But CSA programs can be unstable because of local land values — it’s worth more to developers to build a condo than it is to allow an urban farm to flourish, Ageson says.
The land Farmers on 57th cultivates has been sold and is going to be developed by Onni Group, but the development plan has set aside one acre of land for farming, Ageson says, adding hopefully Farmers on 57th will get first dibs on that spot.
City Beet Farm is less susceptible to development because they grow food and flowers on 13 different front and back lawns around Vancouver. These 13 plots add up to about half an acre of land, which supplies 87 CSA members with 20 weeks of food, Glass says.
Ageson says it’s incredibly important to protect urban agricultural space, especially in the face of climate change.
“Without these life-supporting systems,” Ageson says, “we are really subject to the whims of the market.”
If committing to 20 weeks of produce deliveries is daunting but you still want to buy local food, consider ordering from Farm-to-Plate Marketplace which connects Vancouverites with local farmers through an online store.
Founder Anthony Csikos says they can sell local food that’s affordable because the online store reduces inefficiency.
Customers order from a selection of foods online and then pick up their order from one of three distribution centres in Vancouver. Pickup and order times vary depending on the distribution centre.
Because the food is pre-ordered, farmers know exactly how much to harvest and deliver, Csikos says. Farmers also save time because they can deliver food to a central distribution point and don’t have to spend several hours selling their food at a farmer’s market, he says.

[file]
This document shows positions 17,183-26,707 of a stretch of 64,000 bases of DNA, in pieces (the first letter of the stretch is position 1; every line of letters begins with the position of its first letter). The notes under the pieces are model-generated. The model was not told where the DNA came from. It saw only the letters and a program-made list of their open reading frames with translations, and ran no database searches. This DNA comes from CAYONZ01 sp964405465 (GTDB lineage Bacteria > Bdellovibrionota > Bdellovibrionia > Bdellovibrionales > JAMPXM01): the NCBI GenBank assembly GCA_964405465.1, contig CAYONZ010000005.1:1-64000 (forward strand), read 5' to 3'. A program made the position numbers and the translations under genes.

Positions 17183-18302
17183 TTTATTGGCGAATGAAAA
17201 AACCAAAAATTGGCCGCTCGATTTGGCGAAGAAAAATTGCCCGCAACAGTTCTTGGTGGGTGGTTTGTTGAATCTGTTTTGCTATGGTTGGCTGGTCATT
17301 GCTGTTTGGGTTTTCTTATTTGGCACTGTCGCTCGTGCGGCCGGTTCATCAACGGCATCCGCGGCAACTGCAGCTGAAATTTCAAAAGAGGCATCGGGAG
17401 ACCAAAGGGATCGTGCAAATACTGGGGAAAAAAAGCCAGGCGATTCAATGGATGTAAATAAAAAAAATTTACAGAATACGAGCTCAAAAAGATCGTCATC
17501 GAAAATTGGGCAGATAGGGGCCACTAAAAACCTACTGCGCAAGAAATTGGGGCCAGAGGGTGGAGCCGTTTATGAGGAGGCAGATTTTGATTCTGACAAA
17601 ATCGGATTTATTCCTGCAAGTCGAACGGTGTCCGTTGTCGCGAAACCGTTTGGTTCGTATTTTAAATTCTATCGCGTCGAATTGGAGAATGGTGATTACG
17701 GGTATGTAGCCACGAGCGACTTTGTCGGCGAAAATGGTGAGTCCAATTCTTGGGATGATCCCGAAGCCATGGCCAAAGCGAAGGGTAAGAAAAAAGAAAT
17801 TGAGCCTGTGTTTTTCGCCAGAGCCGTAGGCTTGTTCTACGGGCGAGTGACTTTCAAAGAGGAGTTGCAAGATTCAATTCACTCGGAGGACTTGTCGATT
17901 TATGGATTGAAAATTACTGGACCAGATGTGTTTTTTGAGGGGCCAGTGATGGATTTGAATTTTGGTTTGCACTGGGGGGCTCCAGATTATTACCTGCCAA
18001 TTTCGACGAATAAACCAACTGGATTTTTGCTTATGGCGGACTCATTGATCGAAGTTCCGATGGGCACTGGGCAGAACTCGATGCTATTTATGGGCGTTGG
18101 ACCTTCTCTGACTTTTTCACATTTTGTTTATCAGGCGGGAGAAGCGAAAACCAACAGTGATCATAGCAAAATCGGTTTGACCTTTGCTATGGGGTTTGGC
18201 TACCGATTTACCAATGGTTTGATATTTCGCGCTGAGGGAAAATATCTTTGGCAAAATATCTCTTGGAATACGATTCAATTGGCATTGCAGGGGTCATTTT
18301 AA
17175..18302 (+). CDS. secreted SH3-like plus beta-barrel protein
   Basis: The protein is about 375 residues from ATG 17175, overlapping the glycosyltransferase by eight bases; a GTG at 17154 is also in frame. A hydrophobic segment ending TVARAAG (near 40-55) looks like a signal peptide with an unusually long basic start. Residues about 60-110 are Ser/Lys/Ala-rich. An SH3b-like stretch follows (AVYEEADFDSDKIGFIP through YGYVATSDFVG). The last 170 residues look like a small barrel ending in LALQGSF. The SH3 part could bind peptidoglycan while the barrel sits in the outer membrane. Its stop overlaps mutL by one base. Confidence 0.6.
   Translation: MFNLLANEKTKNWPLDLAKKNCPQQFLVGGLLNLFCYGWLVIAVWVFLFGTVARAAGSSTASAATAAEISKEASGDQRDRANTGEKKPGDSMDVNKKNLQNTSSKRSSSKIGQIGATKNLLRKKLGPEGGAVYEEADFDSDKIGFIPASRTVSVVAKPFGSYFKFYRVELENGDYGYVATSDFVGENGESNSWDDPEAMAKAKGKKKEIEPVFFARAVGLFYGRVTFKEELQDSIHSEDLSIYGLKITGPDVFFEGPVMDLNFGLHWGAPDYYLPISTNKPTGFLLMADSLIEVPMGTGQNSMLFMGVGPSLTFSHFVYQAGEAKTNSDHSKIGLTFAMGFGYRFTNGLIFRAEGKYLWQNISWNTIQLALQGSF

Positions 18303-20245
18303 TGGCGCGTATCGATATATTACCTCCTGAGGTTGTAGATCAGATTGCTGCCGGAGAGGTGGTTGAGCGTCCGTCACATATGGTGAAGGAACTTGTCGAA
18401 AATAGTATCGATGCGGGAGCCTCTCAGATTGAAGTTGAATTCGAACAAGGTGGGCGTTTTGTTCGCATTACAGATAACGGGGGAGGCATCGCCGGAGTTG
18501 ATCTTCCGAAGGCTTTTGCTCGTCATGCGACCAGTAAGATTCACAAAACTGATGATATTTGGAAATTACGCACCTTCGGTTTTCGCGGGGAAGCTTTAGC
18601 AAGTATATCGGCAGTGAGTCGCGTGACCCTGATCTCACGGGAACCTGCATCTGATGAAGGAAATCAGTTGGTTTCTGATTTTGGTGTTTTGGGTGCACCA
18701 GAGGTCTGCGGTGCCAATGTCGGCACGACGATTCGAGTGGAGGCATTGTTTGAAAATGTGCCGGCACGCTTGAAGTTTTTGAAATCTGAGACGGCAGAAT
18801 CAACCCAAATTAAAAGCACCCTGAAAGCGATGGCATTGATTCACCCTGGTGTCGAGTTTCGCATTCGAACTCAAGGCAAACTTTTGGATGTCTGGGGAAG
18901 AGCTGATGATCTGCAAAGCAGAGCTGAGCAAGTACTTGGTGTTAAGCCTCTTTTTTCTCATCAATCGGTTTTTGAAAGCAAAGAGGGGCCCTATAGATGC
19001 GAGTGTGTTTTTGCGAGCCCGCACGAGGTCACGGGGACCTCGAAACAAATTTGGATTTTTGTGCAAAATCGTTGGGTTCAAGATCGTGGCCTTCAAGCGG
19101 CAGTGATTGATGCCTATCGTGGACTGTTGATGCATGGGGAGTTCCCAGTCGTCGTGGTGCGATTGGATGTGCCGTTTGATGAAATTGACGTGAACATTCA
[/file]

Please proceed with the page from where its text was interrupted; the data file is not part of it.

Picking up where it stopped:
This saves farmers time and helps divert food from the compost pile, Csikos says. Those savings are passed on to the customer: Csikos says one farmer sells him food 25 per cent cheaper than they’d sell at a farmer’s market.
(If you’re located outside Vancouver — or if the farmer’s market is still the best option for you — consider applying for the province’s coupon program which hands out coupons worth a minimum of $27 per week and can be redeemed at markets around the province.)
Farm-to-plate also offers subsidies of up to $10 on each order, or accepts donations so other users can access subsidies at checkout.
The program is a little over one year old and, in the summer, can bring in 40 customers per week, Csikos says. Most of the customers are female seniors who aren’t computer literate and only know how to access the program through a weekly newsletter that links to the website.
He adds he hopes to expand the customer base to help feed people, reduce waste and to help fund the subsidy program.
During the summer months urban farms aren’t the only food source in full production mode. Sprinkled around the city offering leafy pools of shade, tucked in back alleys and winding their way along urban ditches are fruit trees and berry bushes. But these important food sources are often overlooked or ripped out because the City of Vancouver worries they’re dangerous.
In next week’s article, we’ll be climbing into fruit trees and picking our way around blackberry bushes to ask if we could eat better if we reimagined our cities as urban orchards.